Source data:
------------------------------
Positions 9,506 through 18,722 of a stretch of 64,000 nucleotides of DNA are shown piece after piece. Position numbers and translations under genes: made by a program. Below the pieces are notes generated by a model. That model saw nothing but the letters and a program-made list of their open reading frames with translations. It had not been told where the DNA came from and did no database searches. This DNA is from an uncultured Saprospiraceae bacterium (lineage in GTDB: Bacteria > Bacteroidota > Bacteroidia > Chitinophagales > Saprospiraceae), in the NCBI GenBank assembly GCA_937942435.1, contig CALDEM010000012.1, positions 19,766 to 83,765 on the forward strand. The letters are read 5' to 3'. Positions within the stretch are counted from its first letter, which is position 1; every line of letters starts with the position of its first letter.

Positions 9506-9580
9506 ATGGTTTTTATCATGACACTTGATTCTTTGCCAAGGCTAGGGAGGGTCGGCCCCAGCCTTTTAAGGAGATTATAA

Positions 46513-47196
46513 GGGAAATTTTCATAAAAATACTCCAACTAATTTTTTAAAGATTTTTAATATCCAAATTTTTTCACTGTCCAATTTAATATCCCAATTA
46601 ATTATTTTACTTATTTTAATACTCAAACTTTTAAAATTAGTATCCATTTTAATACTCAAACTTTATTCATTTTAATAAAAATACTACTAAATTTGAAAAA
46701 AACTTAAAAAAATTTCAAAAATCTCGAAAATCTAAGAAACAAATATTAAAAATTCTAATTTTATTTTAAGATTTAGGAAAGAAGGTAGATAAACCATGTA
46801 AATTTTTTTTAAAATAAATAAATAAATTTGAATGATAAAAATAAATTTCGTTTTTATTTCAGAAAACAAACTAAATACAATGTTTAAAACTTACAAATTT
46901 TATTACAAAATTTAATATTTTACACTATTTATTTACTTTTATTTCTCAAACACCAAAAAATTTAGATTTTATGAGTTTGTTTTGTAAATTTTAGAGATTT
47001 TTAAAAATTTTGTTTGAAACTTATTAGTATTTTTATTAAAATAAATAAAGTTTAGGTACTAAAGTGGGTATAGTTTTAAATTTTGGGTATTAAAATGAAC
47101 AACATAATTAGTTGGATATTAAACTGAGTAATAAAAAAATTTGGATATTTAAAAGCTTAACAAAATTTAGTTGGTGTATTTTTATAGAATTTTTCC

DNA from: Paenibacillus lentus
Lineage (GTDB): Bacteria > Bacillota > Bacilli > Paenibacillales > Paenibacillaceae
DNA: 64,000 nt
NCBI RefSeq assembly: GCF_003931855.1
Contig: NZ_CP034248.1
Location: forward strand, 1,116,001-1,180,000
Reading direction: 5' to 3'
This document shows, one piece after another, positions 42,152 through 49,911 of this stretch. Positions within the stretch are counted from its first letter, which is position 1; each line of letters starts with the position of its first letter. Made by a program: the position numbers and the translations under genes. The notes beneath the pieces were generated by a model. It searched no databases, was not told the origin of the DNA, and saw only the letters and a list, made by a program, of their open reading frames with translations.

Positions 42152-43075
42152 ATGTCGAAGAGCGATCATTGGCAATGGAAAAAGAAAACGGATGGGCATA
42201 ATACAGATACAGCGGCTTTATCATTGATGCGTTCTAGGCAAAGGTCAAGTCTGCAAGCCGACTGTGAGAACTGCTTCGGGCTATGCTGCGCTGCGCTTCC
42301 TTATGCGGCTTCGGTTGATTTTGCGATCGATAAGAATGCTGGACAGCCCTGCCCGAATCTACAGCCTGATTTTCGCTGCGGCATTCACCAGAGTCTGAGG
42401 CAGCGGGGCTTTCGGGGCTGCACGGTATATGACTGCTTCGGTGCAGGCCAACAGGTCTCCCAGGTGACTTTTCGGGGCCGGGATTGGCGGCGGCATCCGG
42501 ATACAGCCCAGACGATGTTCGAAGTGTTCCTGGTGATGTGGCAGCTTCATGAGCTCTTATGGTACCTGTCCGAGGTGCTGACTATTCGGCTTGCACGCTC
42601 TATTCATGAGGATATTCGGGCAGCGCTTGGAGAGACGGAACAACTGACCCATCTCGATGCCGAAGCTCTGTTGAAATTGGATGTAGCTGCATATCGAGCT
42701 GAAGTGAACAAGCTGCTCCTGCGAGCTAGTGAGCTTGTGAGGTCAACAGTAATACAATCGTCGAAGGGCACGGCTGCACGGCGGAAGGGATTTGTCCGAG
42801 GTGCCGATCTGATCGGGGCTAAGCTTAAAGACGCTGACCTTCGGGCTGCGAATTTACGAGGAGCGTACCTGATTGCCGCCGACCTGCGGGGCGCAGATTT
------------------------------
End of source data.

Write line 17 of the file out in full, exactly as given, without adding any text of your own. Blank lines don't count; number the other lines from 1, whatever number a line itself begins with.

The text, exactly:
Location: forward strand, 1,116,001-1,180,000